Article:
Maturing Youth (2018)


While Maturing Youth isn't something I'd typically watch, I'm glad I did. The story hit pretty close to home. I'm a thirty-something, and I have a pretty special kid in my life. While the rest of Roger's narrative doesn't exactly reflect mine, it's still nice to know that I'm not the only one struggling. Life gets hard, and life can be that much harder when you have two little eyes following your every move.

Maturing Youth opens with Roger, a cereal-loving slacker, who wants nothing more than to "play doctor" with the lovely ladies that pass by his porch. At this point in the short, I didn't know what to make of what I was watching. The dialogue was iffy, and the jokes weren't hitting like they should. Don't get me wrong, there are shades of greatness here, but it isn't until when Sadie joins the picture that the film takes a huge step in quality.


So, Sadie arrives, and immediately the exchanges between characters improve. Sadie informs Roger that he has a child, and the true message begins to take shape. Though, the tone quickly shifts from serious to quirky when Roger discovers that Sadie has abandoned Junior with him. The short is looking up, as we get a little bit of a Big Daddy situation happening. Roger does a great job filling Sandler's shoes until the short jumps back to serious.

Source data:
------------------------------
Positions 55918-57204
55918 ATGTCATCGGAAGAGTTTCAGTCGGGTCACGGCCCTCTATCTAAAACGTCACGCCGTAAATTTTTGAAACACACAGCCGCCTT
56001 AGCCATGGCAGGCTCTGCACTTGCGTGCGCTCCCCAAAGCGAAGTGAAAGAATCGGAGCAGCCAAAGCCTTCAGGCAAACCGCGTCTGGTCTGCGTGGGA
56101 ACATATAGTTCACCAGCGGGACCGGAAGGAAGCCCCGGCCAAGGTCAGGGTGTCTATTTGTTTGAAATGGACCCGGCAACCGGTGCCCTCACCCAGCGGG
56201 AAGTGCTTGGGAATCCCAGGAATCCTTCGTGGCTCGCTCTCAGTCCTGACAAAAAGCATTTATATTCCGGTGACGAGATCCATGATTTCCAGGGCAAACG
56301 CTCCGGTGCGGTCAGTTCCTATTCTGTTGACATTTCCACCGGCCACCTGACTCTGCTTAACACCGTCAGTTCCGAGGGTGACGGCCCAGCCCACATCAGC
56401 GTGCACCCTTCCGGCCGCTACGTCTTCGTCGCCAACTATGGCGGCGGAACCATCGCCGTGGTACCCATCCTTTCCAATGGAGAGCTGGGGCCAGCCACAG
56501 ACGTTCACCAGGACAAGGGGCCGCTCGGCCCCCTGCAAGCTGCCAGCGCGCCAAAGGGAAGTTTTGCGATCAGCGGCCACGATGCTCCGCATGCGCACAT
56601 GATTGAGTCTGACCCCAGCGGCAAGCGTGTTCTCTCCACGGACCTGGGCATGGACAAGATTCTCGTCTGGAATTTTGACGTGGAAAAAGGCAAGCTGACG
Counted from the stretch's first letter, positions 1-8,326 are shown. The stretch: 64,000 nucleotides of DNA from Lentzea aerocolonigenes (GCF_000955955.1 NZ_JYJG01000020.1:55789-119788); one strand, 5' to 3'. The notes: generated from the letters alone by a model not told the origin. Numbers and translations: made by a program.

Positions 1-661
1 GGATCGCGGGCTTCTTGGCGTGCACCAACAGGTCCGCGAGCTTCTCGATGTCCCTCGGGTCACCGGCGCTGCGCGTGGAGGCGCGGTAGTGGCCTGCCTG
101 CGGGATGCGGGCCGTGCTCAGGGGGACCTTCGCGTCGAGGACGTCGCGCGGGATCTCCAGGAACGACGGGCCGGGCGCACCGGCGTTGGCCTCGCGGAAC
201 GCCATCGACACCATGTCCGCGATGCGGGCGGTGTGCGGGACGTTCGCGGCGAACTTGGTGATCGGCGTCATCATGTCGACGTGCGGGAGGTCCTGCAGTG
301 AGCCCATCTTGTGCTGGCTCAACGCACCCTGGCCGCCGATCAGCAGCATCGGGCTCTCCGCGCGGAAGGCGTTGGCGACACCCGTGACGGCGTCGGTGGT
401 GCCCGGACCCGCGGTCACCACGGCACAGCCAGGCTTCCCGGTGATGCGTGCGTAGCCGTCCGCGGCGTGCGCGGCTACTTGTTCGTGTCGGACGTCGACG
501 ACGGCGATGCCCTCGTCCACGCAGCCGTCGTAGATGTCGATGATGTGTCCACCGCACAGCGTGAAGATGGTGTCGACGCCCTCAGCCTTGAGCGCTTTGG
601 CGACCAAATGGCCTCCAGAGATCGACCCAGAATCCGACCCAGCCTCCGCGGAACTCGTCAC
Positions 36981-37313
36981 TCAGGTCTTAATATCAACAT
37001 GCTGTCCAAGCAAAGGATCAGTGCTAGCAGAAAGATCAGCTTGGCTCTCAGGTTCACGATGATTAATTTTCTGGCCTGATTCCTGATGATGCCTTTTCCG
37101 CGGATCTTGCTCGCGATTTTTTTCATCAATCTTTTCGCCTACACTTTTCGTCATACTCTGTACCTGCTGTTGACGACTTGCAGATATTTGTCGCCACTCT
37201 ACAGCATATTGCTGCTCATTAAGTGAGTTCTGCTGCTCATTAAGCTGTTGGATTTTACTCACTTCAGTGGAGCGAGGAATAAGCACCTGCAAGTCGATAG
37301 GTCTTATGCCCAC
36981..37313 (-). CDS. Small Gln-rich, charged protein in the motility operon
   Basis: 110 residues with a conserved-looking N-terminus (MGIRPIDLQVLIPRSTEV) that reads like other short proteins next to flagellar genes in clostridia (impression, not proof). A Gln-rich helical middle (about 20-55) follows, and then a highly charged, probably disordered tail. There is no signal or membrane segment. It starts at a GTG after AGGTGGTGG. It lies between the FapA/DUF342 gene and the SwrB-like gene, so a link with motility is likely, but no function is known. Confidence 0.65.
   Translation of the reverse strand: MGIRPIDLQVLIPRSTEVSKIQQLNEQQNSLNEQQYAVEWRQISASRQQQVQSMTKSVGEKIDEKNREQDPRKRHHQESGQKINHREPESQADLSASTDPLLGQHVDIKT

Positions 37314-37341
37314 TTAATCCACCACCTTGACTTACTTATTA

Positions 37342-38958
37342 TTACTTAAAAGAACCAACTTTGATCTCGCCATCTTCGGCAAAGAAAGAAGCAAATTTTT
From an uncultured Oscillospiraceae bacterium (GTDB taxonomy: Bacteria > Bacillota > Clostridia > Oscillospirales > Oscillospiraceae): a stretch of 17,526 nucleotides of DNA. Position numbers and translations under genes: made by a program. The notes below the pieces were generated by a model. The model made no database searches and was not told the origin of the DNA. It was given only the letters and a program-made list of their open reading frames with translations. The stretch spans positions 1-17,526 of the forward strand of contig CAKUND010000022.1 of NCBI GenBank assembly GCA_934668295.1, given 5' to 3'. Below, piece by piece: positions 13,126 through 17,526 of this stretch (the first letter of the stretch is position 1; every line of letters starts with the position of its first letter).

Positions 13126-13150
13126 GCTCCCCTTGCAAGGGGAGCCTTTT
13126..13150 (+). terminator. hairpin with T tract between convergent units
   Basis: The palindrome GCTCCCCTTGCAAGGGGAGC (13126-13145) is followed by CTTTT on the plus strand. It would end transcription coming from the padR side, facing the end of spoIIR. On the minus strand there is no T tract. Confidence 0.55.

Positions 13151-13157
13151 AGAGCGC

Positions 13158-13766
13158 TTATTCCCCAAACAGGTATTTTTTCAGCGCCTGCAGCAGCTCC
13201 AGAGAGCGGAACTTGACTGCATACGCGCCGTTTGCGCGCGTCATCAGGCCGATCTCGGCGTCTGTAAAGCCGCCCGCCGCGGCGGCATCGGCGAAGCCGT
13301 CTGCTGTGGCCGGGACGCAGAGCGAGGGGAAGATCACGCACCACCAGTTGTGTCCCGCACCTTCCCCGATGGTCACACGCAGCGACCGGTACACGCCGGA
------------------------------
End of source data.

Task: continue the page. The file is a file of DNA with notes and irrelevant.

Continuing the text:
I really don't want to spoil the ending, but what I can say is that the remainder of the short doesn't exactly fit. While the Doctor character is probably the highlight of this piece, the whole supernatural bit doesn't exactly work. While I can appreciate the outside the box way of storytelling, the tone shifts so drastically that it felt like I was watching something completely different, and ultimately the message doesn't pack the same punch because of which. What should be a wake-up call to the viewer, ends up feeling more like a confused religious lecture. 

In conclusion, Maturing Youth isn't the most original idea, but it is worth a watch. What initially felt like a "dose of reality" Duplass bros. short quickly evolves into a new-age Scrooge-like tale about a regular guy trying to be a Dad. It isn't bad, it just needs a bit more polish. That being said, there were a lot of good ideas here, perhaps Maturing Youth would work better as a feature-length film. With an extra hour to "mature" - it'd definitely have enough time to better prepare you for the unusual finale.

Jessie Hobson